Without the training or the education for the formerly middle class worker to move up, the only direction is downward. So those by-now-familiar tales of former white-collar workers with master’s degrees competing for one part-time position as a floor manager at Home Depot — displacing a lower-skilled worker in the process — will become more common. As will the former mid-skill worker who takes a job for less than he was previously making, struggling to replenish his hollowed-out savings and attempting to rebuild a 401(k). Getting especially hurt: the 40- to 50-something who is “too old to hire, to young to retire,” in the words of Barbara Ehrenreich, author of “Nickel and Dimed: On (Not) Getting By in America.”
“This is an apocalyptic situation,” Ehrenreich says. Underemployment, she adds, does not just describe people who want to work full-time but can only find part-time jobs: “It also means white collar professionals in low paying jobs,” she says. “When the middle class disappears, you have the rich and the poor. And this is called ‘being the poor.’ ”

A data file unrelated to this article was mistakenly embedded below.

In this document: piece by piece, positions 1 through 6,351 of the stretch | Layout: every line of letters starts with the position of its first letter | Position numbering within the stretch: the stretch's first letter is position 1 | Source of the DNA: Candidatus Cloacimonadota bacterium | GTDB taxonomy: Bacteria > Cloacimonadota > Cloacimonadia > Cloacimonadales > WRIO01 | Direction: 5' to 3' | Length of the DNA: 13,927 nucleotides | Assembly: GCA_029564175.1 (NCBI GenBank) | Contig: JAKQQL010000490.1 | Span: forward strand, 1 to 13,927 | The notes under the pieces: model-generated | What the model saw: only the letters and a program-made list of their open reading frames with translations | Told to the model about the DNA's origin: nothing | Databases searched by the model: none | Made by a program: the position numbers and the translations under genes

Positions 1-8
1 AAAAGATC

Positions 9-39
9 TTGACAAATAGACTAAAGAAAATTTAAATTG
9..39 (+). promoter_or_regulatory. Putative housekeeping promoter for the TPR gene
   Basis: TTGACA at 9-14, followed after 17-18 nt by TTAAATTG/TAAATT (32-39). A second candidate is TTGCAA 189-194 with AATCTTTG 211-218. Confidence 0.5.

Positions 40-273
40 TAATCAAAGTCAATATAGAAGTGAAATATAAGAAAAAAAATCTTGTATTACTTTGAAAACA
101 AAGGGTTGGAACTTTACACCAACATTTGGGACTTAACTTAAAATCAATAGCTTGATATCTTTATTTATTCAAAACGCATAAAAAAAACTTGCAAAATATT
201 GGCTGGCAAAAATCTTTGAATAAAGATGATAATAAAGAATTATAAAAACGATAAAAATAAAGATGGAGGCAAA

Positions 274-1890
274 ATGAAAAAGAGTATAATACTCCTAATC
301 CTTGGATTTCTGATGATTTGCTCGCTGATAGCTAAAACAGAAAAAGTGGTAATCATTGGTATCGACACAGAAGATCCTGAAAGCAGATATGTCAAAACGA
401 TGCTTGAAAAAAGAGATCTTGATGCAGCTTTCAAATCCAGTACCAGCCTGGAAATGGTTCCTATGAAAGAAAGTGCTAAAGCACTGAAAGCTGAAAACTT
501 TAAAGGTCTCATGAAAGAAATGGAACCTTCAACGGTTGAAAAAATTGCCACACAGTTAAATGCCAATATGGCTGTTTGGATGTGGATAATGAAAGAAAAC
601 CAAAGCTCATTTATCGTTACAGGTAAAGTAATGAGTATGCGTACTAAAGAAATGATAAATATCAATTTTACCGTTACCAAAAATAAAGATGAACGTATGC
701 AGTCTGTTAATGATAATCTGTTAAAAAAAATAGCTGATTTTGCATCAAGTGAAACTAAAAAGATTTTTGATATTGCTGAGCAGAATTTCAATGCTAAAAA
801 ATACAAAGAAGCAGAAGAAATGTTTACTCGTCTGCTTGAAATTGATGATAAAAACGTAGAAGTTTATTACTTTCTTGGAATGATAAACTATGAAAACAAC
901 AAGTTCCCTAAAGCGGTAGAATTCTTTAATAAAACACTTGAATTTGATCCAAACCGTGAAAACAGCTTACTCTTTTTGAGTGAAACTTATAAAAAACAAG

“Every indicator we have shows that the country is becoming more and more unequal,” says Dennis Gilbert, professor of sociology at Hamilton College. When people are asked which class they belong to, he adds, the bulk of the population says middle class, as they have since WWII. “There is a general idea that everyone thinks they’re middle class,” he says. “Regular folks — not rich, not poor.” He is alarmed that, in the most recent survey by the University of Michigan, more Americans have begun to identify themselves as lower class. “That tells me,” Gilbert says, “that people think things are pretty hopeless.”
It’s very American for anyone who isn’t extremely wealthy or extremely poor to define themselves as middle class: It’s the great leveler, one that speaks to neither indebtedness nor snobbery. It seems to imply a healthy value system in which hard work translates into a better life for each successive generation.
Now, though, “we’ve redefined the middle class as a segment that is the upper end,” says demographer Francese. “And these are not rich people. Someone making $150,000 in New York is not well-off.”